Colombo, Human Rights, Peace and Conflict, Politics and Governance

What we can expect in Sri Lanka in 2008

It is impossible to prophesise political developments in Sri Lanka with any degree of accuracy. For starters, there is little that is logical about party politics and nothing that is principled. From the pathological condition of politicking for short-term and personal gain to random acts of terrorism and responses that change individual and communal fortunes overnight, Sri Lanka’s incredibly frustrating socio-political developments bedevils easy explanation or projections into the future.

Some aspects of what we will see in 2008 are, however, blatantly obvious from developments the year before. For starters, the UNP will continue its downward spiral into monumental irrelevance. Without any real vision, a significant lack of appeal amongst Southern voters, no meaningful alternatives to the socio-economic policies and military strategies of the government and shackled by a marked lack of political imagination, the UNP is even today a tragic party struggling to come to grips with its rapid and significant demise. The mercurial Leader of the Opposition will increasingly find himself alienated by a polity and society no longer able to appreciate debates on the finer points of governance based on erudite arguments, that is his forte. Though for the sake of populist optics the party will attempt half-heartedly to come up with political rhetoric aimed at appealing to the exceptionally strong vote base of the SLFP, it will fail in this regard. It is a party unable, in a sustained manner, to capture and galvanise public frustration with the Government, which is not insignificant and will certainly grow over 2008. In place of any significant impact locally, we will see the party appeal more and more to the International Community to support measures to expose the Government’s failings. This strategy will also fail. Like Putin’s Russia, Sri Lanka is no more governed by those who really give a damn for the opinions and recommendations of the International Community, or more accurately, has realigned itself under the guise of a new multi-partial foreign policy to regimes and states who are disinterested in linking developmental aid flows to human rights and good governance. More fundamentally, the International Community’s strategy of qualified support for the peace process with its conditionalities on aid no longer holds the LTTE, the State or any paramilitary group in check. Ergo, the UNP’s perceived partiality towards the International Community and to the US and Norway in particular will further alienate it in the South. Lacking therefore in a strong domestic, regional and international anchor, the party will meander from one rally to another all the time threatening to bring down the government but unable to cobble together support even within its own ranks to do so.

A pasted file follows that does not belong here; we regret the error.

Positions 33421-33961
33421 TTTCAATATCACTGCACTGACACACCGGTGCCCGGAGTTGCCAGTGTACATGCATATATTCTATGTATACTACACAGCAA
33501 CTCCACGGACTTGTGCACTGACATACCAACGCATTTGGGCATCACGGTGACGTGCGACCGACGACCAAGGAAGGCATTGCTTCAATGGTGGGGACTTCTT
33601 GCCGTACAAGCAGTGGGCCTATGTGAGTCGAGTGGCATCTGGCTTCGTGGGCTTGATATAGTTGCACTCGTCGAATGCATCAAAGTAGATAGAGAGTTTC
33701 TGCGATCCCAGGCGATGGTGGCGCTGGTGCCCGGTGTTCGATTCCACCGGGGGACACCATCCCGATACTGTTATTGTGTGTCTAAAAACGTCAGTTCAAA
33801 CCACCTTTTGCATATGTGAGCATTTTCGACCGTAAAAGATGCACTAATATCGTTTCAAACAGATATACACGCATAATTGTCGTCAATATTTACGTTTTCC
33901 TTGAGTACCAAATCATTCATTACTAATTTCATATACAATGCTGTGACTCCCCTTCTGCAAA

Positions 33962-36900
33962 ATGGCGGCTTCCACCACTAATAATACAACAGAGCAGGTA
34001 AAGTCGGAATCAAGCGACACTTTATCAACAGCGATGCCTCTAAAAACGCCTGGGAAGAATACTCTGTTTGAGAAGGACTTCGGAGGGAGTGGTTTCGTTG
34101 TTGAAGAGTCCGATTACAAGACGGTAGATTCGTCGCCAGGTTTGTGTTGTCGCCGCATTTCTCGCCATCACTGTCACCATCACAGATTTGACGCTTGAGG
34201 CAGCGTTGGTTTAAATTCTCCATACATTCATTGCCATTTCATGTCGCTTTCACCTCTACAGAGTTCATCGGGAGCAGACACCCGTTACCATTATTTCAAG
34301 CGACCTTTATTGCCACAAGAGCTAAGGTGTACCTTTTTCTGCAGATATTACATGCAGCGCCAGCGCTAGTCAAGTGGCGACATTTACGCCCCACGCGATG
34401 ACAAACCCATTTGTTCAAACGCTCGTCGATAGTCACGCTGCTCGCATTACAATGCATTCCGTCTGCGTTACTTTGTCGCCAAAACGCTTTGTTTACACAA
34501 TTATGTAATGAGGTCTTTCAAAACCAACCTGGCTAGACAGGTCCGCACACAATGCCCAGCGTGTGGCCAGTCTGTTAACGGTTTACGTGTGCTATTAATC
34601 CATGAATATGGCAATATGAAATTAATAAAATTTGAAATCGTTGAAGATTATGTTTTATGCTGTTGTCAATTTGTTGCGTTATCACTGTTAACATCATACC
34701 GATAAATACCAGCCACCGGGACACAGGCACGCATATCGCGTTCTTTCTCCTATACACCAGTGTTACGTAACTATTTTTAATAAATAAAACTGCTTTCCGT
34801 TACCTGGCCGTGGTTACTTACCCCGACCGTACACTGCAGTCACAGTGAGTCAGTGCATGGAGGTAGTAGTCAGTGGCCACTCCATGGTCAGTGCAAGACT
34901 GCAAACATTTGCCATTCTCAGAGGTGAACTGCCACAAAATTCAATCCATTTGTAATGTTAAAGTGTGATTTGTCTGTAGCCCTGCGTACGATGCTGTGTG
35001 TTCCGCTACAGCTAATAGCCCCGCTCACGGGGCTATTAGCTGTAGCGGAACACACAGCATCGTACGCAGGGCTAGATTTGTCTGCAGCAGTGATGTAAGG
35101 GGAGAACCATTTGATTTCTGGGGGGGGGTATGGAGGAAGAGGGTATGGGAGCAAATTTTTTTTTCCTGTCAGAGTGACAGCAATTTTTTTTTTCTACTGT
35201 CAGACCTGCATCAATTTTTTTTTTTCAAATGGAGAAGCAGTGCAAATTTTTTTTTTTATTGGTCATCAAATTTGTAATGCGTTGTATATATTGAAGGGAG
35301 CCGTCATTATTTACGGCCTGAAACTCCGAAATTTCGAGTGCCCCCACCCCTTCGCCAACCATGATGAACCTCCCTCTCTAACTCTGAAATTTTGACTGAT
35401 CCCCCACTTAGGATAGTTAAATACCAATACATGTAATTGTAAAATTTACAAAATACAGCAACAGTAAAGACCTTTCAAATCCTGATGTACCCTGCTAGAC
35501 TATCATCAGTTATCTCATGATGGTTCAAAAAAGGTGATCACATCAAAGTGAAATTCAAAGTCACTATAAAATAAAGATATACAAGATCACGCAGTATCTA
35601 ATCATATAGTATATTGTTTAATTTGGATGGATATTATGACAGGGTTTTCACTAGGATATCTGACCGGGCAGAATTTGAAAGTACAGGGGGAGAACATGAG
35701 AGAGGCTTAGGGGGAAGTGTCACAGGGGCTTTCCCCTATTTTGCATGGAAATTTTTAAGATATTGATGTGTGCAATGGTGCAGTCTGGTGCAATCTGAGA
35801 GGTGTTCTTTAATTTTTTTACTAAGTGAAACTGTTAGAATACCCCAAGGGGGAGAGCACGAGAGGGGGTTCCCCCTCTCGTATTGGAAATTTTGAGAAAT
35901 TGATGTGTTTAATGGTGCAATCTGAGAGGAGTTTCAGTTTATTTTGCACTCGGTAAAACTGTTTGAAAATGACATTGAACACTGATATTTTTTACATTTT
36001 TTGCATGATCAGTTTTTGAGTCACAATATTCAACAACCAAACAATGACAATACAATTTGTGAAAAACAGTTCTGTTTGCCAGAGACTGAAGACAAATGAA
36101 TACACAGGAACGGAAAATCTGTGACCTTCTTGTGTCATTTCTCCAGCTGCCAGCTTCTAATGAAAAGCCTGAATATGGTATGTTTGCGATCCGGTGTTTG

What of the JVP and JHU? I submit that we will hear even less of the JHU in 2008 than we did in 2007 as there is no longer any need for them to exist as a distinct political entity. They are self-effacing in positions unparalleled influence and authority within the Rajapakse administration. In fact, greater media exposure for them and their actions could actually vitiate their power. For example, Champika Ranawaka’s avowed environmental concerns will actually translate into policies that will see significant demographic changes in the East and in cleared areas in the North, but will simply fail to register in State owned media as essentially colonial. The JHU’s rabid intolerance of meaningful power sharing beyond the 13th Amendment, that it associates with the dissolution of and a grave threat to its ideal of a Sinhala Buddhist State, will find ready expression in the policies of the Rajapakse administration that will in no way accept recommendations by the APRC that are aligned to the federal idea. It will continue to set assert that only the JHU are true patriots and take pains to set themselves apart from what they consider and will publicly express as the essentially unprincipled political opportunism of the JVP. For its part, the JVP will continue to cantankerously and venomously attack the government’s record of corruption, fiscal policies and war efforts. Fundamentally however, the last thing it wants to do is to topple the government. As I noted in an article on the JVP I wrote in 2007, The JVP’s essential intolerance of dissent and plural opinion, both within its party and in polity and society writ large, is one that the Rajapakse administration has adopted and promoted in the SLFP, and how! Today, the JVP itself can only define itself in opposition to a mirror image of itself – the government’s ethnic majoritarianism by the self-proclaimed children of ’56 significantly challenges and vitiates the JVP’s own fire brand Sinhala nationalist propaganda. Much as they will publicly deride the government, they will be even more dependent on it for their own political survival in 2008.